Eventually, even a great group of friends can’t keep a game interesting for ever. A difficulty I had is that friends would eventually become the only reason to play. At that point, I’d usually start getting bad tempered in game, or just neglect my guild leader duties. Luckily I’ve learnt from past mistakes but certainly went through some rocky times.

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Suikoden

Critical. My decision on which MMO is my main MMO is based on the group of people I am playing with. The game is completely secondary to that.

veldara
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veldara

The multiplayer element of a game is the most important thing in a game for me. With exception to what I do for a living, the games I actually enjoy the most and play the most, is multiplayer games. I find playing single-player games or going solo in online titles to be pretty dull. No matter how dynamic npcs are, they’re just npcs, it feels hollow to me.

If it weren’t for friends I could game with I wouldn’t be picking up games outside of when I work on them.

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Reht

Immensely. I tend to stick with games that have good solo play when my friends aren’t around but i tend to invest myself much more into games that we play as a group. Unfortunately most of my RL and longtime gaming friends (who have become RL friends) have long since quit playing so i tend to end up going back to my guild in EQ which is the last bastion of long time gaming friends i have.

kofteburger
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kofteburger

Friends? What friends?

Mewmew
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Mewmew

Really, not at all important.

While my real life friends and I did a lot of gaming together when we were still quite young, as we got older our gaming tastes diverged and we just mostly all split up to whatever game we liked best. I still would talk to my friends in texts and things while we were playing different games, it just didn’t matter to me anymore if we played the same game at the same time or not.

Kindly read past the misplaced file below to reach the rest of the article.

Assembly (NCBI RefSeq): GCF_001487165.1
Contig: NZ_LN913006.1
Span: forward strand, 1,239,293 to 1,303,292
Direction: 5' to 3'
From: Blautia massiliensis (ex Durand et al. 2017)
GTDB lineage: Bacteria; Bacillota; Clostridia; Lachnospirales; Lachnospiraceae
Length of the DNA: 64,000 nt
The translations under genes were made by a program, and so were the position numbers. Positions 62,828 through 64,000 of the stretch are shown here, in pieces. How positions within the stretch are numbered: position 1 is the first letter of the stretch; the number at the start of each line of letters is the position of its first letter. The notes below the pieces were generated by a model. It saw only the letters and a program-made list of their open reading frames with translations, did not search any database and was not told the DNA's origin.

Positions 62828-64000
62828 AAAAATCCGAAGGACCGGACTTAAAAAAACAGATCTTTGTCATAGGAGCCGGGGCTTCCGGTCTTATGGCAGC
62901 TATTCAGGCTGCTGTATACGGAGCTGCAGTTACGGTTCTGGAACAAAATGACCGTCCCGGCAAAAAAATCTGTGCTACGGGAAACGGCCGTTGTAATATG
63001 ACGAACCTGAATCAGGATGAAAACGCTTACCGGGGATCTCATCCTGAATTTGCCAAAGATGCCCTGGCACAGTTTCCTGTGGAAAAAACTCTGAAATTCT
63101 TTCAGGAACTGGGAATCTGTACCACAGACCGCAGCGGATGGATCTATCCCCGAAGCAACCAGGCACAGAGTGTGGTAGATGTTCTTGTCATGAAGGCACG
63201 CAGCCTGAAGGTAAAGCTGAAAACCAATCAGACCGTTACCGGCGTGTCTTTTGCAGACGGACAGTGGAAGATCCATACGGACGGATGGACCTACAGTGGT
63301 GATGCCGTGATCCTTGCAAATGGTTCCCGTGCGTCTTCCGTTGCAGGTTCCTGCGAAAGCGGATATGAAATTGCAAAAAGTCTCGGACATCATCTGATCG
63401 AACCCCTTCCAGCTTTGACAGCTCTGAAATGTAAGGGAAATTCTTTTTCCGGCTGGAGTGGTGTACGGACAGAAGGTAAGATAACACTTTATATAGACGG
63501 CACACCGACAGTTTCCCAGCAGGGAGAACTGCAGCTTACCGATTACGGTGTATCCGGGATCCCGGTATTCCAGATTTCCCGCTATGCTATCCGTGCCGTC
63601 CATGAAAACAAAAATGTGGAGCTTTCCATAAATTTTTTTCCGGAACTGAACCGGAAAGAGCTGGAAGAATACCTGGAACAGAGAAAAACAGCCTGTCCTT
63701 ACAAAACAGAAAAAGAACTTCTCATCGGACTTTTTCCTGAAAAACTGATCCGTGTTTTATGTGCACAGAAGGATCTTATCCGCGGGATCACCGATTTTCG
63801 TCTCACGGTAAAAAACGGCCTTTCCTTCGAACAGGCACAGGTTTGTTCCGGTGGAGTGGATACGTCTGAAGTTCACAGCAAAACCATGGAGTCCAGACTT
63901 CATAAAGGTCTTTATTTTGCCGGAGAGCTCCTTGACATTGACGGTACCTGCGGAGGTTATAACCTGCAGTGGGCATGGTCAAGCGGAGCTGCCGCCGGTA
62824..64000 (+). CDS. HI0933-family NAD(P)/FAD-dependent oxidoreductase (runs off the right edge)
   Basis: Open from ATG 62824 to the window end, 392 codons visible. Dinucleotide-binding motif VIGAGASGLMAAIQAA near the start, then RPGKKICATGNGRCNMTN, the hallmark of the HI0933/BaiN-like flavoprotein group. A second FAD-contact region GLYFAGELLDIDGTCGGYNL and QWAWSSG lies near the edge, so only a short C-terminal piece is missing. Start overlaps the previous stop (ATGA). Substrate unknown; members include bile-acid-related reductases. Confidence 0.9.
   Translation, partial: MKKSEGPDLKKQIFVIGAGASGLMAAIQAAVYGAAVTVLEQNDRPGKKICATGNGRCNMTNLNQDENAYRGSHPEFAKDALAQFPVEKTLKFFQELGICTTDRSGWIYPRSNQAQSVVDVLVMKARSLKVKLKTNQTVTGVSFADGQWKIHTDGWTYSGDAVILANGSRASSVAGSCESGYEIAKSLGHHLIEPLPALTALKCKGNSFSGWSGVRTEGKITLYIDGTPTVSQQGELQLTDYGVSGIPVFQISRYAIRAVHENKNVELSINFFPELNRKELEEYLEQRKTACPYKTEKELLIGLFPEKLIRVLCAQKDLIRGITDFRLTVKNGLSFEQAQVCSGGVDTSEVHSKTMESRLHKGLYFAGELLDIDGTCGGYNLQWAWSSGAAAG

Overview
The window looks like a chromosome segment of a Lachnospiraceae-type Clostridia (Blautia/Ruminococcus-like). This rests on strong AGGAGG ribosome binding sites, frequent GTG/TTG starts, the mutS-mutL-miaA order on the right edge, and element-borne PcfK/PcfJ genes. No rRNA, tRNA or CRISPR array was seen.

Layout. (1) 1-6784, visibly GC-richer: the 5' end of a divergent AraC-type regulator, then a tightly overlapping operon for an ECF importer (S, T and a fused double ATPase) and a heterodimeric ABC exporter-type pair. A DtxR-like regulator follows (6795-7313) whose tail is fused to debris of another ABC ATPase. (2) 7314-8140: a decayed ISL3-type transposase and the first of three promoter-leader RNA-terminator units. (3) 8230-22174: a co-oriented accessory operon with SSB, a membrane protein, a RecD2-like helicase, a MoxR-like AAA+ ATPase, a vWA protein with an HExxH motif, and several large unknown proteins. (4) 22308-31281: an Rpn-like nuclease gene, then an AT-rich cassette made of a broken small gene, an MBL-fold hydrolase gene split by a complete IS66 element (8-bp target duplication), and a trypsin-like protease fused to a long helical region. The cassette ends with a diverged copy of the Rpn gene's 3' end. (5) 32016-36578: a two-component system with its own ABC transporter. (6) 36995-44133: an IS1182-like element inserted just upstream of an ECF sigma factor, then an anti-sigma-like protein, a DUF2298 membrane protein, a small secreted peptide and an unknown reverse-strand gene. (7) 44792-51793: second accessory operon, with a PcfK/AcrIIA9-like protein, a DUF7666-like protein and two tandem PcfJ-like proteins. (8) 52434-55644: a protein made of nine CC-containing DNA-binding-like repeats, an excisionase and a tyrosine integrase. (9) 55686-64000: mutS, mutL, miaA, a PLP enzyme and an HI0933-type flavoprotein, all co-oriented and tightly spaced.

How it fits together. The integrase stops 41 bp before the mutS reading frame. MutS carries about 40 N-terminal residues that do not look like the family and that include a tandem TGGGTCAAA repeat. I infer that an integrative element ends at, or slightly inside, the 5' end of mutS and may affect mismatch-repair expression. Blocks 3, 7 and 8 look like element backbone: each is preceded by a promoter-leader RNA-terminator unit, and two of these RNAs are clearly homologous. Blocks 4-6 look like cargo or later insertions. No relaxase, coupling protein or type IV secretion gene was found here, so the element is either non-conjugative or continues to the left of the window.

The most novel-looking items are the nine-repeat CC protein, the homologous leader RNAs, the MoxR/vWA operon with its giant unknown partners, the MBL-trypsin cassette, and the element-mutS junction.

I have enough real life friends and enough bad online experiences where I don’t really care to make that close of friends out of strangers I meet online. I don’t have a super lot of free time, I’d rather spend that chatting with my real life friends I know and not strangers, I try to avoid getting too close to people I don’t know online these days (for a lot of reasons really, and I’m very happy as satisfied like this).

Whatever new game I move to, I can easily find new groups of people there that fit my personality and play style to play with there for a while.

My real life friend circle broke off into different games years ago now, and it’s fine really. I was a bit bummed at first but got used to it.

So my MMO circle of friends isn’t important at all anymore. It was when I was in Grade School and Junior High School, but these days I just don’t care that much. I’d rather we all played stuff we actually enjoyed rather than worrying about meeting up on the same game some of us may not like, fixing the time to always be together when it may not fit well for some, etc.

For me it’s my brief daily entertainment and while I do like playing online games with others, there are always people to find to play with. I don’t need to be with the specific same people all the time.

A lot of the time when I go on a story rich game I want to get lost in that story a bit and it’s lore and babbling friends are often a distraction in those cases.

Leontes
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Leontes

I was going to write something very similar. So, thanks for sharing your thoughts – I’ll just say “same here” :)

Goettel
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Goettel

Since GW2 has become my MMO of choice: not that important, with its open-world random group content being best in class.

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mistressbrazen

If friends are present I’ll play with them, but mostly no one I know plays the games I like. I am definitely all right with that. I don’t mind playing alone or grouping with others just in the game when necessary.